Trust leaders are working to ensure every pound invested in the NHS is well spent
21 November 2023
Ahead of the Autumn Statement and the publication of the public sector productivity review, the chief executive of NHS Providers, Sir Julian Hartley said:
"NHS trust leaders and their teams are working flat-out to boost productivity in the NHS.
"They are acutely aware of the need to ensure that every pound invested in the NHS is well spent and are committed to making productivity gains while protecting patient safety. That has been particularly challenging since the pandemic struck.
"From carrying out more operations and treatments to rolling out virtual wards, discharging patients faster when they are well enough to go home, and initiatives to improve staff health and wellbeing, leaders across hospital, mental health, community and ambulance services are doing all they can to deliver more care with existing resources.
"Progress is being made but they know more can – and must – be done.
"Early reports suggest that the public sector productivity review will focus on reducing the amount of time NHS staff waste on administration and focusing on artificial intelligence (AI).
"We know some trusts are already using AI to analyse X-rays, and to speed up bookings and referrals. AI does have the potential to be transformative in the longer-term.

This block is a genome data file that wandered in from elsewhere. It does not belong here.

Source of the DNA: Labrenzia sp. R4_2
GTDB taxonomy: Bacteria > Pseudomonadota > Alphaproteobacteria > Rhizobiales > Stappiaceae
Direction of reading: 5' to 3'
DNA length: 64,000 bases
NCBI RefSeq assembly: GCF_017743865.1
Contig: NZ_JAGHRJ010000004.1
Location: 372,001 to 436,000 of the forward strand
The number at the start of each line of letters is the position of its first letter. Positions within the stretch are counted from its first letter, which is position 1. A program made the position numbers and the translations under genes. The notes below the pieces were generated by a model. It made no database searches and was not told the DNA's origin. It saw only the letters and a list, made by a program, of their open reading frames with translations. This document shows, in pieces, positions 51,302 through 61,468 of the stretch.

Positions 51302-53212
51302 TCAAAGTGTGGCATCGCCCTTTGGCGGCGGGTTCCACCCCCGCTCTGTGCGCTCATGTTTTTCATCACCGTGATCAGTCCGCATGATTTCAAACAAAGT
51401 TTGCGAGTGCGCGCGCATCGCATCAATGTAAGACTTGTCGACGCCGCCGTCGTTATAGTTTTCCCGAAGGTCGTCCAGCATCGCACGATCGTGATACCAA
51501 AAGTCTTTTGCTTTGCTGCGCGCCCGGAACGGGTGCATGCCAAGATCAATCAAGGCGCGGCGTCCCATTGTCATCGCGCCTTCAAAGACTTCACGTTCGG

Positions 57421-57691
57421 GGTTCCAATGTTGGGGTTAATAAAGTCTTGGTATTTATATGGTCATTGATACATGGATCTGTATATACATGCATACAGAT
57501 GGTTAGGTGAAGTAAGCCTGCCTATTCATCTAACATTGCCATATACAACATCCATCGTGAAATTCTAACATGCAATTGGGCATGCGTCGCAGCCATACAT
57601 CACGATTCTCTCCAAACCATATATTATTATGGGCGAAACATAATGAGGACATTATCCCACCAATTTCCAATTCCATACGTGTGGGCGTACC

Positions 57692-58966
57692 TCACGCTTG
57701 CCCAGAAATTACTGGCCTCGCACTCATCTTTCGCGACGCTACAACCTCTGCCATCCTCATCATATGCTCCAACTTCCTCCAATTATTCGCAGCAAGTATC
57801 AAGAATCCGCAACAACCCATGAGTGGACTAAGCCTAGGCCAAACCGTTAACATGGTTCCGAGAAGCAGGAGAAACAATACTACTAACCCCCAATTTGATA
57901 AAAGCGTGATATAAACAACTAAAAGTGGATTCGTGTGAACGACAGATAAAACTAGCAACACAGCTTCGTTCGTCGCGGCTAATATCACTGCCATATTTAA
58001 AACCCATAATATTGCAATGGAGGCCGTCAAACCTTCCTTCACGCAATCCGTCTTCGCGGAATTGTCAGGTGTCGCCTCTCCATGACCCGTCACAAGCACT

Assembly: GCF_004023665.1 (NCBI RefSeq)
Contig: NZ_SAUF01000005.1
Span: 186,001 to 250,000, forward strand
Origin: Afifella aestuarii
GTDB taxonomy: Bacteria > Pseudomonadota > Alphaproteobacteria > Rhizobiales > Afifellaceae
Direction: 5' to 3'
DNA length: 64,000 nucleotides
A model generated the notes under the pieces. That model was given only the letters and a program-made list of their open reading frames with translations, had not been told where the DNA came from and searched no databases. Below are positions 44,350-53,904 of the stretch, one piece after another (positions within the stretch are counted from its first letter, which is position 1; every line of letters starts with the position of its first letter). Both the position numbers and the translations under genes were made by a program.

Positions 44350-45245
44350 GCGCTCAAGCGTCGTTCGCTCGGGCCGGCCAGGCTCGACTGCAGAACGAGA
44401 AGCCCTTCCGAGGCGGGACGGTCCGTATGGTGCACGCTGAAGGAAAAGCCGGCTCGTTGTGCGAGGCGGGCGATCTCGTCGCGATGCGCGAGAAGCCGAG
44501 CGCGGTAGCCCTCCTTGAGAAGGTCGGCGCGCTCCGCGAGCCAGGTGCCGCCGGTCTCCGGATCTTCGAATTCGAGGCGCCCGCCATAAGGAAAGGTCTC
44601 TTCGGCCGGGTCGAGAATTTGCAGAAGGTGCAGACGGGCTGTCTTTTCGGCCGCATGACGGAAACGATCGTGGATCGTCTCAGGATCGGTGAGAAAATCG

"But we've got to get the basics right if we want to turbo-charge productivity in the NHS.
"Worrying levels of staff burnout, stubbornly high vacancy rates, stretched community and social care capacity, poor digital infrastructure and fewer hospital beds per person than comparable countries have all piled pressure on the NHS as it seeks to bounce back from the pandemic.
"Trust leaders also tell us that patients are presenting with are multiple, often more complex conditions, increasing the length of stay in hospital, and sometimes taking longer to reach diagnosis and ensure the right treatments.
"Funding forecasts made at the beginning of this year were based on financial and operational plans that were overtaken by events, not least 11 months of highly disruptive industrial action which has delayed more than one million patient procedures and appointments and hit trust finances hard.
"The Treasury's flat refusal to cover anything like the full cost of the strikes will slow down efforts to reduce waiting lists. Funding for initiatives which are crucial for long-term care improvement and cost reduction, including digital transformation, look set to fall by the wayside as national budgets are raided to make up for funding shortfalls.
"And while it's been a year since the chancellor announced his commitment to the publication of the NHS Long Term Workforce Plan (LTWP), its success, and that of labour productivity in the NHS, is inextricably linked to it being regularly updated and appropriately funded, with sufficient investment going into the NHS estate, new technology and social care, all of which have been sadly lacking.
"Trust leaders are clear though, that increasing productivity does not simply mean expecting already overstretched staff to do more.
"It's also right that prevention is also a part of the LTWP. The productivity review and wider Autumn Statement must not sideline this.
"Trust leaders know that investing in public health and tackling health inequalities is a win-win situation, proving to be both cost effective and delivering value for the taxpayer in the long-term by reducing demand on health services. The government must recognise this too."